The European Commission today proposed carbon dioxide (CO2) emission standards for heavy-duty vehicles. It is Europe’s first attempt at setting mandatory targets for reducing the greenhouse gas emissions from on-road freight vehicles, and a necessary step to meet the climate change mitigation objectives of the European Union.
The standards, which would establish CO2 targets for trucks out to 2030, are part of the EU’s third mobility package. The Commission estimates that, in combination with existing light-duty vehicle efficiency regulations, these standards would enable Europe to meet the objective set out by the Effort Sharing Regulation of cutting carbon emissions from road transport by one-quarter.
The Commission's action is to be applauded. Europe is the third largest global market for heavy-duty vehicles, and the only large market that has not yet promulgated efficiency standards for that part of the transportation sector. The proposal is a tremendous step forward by a crucial leader of the international effort to control greenhouse gas emissions and limit global warming.
The regulatory proposal requires efficiency improvements in tractor and rigid trucks with a gross vehicle weight over 16 tonnes, equipped with the most common axle configurations, 4×2 and 6×2. The proposed CO2 reduction targets are defined relative to a 2019 baseline. The baseline emissions for each regulated category will be determined from the data collected by the CO2 emissions monitoring and reporting scheme for heavy-duty vehicles.
Although the proposal covers four separate regulatory categories, it would set the same percentage-reduction targets for all categories: a 15% reduction by 2025 and a 30% reduction by 2030, both relative to the 2019 baselines. This represents an annual rate of improvement of 2.7% between 2020 and 2025, and of 3.2% between 2020 and 2030. The 2030 reduction target is indicative and will be revised in 2022.
Analysis by the ICCT indicates that in 2030 commercially available technologies could reduce the fuel consumption of long-haul tractor-trailers by 43% at payback periods of less than three years, delivering net economic benefits to transport operators. Long-haul tractor-trailers are responsible for the largest share of CO2 emissions from freight transportation.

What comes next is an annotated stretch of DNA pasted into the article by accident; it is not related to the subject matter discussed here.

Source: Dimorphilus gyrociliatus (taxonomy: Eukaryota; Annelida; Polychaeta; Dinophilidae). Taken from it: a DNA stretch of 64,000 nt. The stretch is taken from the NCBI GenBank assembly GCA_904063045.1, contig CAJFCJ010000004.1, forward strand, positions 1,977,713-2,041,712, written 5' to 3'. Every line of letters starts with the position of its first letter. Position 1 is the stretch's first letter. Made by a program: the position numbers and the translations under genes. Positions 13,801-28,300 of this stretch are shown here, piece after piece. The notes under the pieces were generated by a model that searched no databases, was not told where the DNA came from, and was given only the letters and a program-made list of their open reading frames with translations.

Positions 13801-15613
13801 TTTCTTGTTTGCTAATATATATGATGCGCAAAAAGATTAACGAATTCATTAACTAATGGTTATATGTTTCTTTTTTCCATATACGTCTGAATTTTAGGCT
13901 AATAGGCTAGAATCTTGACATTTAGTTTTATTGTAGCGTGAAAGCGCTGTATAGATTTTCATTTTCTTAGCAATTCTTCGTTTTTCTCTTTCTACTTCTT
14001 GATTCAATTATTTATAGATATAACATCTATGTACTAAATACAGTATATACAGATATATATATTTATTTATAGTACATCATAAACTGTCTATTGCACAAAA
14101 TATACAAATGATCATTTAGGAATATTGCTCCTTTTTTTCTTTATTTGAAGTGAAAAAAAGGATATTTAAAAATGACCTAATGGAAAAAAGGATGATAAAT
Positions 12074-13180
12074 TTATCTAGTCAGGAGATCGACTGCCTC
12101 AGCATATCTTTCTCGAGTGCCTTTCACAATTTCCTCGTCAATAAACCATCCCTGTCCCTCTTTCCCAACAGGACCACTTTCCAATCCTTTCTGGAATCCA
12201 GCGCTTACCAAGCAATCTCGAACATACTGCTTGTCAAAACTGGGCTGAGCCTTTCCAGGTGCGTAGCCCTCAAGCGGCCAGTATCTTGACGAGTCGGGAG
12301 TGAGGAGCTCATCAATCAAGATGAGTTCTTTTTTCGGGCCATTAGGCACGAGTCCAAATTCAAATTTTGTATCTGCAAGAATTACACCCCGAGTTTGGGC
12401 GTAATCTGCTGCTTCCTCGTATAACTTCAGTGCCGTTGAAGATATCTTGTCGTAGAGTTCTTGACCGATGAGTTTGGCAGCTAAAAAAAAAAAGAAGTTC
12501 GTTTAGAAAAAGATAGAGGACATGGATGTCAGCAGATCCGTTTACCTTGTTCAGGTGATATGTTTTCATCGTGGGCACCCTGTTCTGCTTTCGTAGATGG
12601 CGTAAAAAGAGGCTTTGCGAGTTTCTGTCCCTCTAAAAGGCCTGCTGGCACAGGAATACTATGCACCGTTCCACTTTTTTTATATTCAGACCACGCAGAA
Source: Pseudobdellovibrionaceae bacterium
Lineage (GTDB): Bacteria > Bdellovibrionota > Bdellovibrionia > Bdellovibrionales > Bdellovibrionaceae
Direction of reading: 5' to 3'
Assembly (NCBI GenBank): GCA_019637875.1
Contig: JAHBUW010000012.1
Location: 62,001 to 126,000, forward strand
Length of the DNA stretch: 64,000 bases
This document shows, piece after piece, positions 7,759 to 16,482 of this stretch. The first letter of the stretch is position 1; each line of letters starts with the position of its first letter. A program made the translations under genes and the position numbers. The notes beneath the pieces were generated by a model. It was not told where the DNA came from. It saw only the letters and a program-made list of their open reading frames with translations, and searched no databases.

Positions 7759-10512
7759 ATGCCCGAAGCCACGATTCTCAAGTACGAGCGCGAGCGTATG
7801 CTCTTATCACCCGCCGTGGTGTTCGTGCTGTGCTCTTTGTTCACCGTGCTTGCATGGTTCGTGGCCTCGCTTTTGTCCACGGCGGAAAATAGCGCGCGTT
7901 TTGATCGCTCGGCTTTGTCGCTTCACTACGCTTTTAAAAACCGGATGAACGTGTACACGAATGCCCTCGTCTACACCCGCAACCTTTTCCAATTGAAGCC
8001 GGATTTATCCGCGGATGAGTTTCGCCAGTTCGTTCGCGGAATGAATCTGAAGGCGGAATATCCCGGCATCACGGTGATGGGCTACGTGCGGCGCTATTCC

“The economic returns and short payback times favor investment in heavy-duty vehicle efficiency technologies,” said Felipe Rodríguez, researcher at the ICCT. “But there are well-understood market barriers that tend to inhibit the adoption of available and ready-to-be-deployed technologies. This proposed regulation, for all the benefit it will bring, is something of a missed opportunity to fully correct this market failure. In the coming days, we will continue to analyze the proposal in greater detail.”
Besides the European Union, the United States, Canada, China, Japan, and India have established heavy-duty vehicle efficiency regulations. In addition, Argentina, Brazil, Mexico, and South Korea are all in various stages of developing policies to improve the efficiency of their commercial vehicle fleets. In 2016, the U.S. Environmental Protection Agency published a second phase of its greenhouse gas standard for heavy-duty vehicles. That regulation mandates efficiency improvements in long-haul tractor-trailers of between 23% and 27% by 2027 (from a 2017 baseline), for an annual rate of improvement between 2.6% and 3.1%; similar the European Commission’s proposal. Similarly, China’s Phase 3 standards will reduce fuel consumption by up to 27% by 2019 from a 2012 baseline, corresponding to annual improvements of over 4%.
“Long-term efficiency standards create the right environment for industry to invest sustainable low-carbon technologies,” said Rachel Muncrief, ICCT program director. “The stringent, far-sighted standards proposed by the European Commission will accelerate the market uptake of existing fuel-saving technologies, while providing enough lead time for the development and deployment of emergent technologies.”
Rachel Muncrief, firstname.lastname@example.org, +1 (202) 407-8343
Peter Mock, email@example.com, +49 (0) 30 847-129102